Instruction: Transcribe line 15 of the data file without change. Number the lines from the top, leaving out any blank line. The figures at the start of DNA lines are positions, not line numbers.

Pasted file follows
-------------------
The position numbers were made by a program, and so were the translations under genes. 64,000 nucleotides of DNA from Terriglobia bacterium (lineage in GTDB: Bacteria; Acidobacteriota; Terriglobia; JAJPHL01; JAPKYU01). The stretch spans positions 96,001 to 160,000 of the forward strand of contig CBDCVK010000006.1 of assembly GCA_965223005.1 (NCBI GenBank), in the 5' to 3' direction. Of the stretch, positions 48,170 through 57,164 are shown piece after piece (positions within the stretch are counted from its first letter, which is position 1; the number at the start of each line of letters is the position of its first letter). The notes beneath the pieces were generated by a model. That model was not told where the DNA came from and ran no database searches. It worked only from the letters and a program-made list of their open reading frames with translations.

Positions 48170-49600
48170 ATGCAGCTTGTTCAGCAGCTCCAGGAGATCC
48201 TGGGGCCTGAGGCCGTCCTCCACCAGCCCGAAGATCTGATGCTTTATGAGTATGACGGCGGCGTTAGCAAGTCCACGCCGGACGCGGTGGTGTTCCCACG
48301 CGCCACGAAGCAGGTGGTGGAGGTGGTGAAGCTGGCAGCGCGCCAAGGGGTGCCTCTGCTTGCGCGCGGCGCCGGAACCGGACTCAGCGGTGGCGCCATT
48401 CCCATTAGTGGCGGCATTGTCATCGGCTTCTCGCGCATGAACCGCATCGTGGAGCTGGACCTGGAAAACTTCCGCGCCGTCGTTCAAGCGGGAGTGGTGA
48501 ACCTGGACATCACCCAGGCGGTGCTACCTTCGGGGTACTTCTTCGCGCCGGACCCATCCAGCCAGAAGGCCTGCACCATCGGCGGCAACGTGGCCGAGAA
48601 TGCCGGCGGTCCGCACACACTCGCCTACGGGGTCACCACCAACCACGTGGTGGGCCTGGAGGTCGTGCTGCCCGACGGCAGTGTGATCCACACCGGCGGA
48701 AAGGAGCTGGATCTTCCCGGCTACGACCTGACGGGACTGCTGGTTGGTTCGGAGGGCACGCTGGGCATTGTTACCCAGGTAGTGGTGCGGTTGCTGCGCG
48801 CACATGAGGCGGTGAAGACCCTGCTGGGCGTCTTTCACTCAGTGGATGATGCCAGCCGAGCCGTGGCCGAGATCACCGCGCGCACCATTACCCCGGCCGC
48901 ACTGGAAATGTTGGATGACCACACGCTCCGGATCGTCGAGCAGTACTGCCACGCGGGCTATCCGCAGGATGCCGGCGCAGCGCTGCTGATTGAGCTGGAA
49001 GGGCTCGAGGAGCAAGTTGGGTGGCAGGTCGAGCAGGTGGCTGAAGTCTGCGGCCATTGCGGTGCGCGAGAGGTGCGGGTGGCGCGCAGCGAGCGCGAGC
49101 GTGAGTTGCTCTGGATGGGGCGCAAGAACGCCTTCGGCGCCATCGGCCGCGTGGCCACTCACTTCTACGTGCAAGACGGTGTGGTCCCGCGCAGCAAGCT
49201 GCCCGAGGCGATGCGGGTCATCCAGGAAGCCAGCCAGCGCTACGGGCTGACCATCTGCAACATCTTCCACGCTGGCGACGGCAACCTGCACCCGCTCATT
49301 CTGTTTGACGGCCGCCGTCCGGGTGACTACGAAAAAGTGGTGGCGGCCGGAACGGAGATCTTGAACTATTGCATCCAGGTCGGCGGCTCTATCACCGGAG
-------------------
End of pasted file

49301 CTGTTTGACGGCCGCCGTCCGGGTGACTACGAAAAAGTGGTGGCGGCCGGAACGGAGATCTTGAACTATTGCATCCAGGTCGGCGGCTCTATCACCGGAG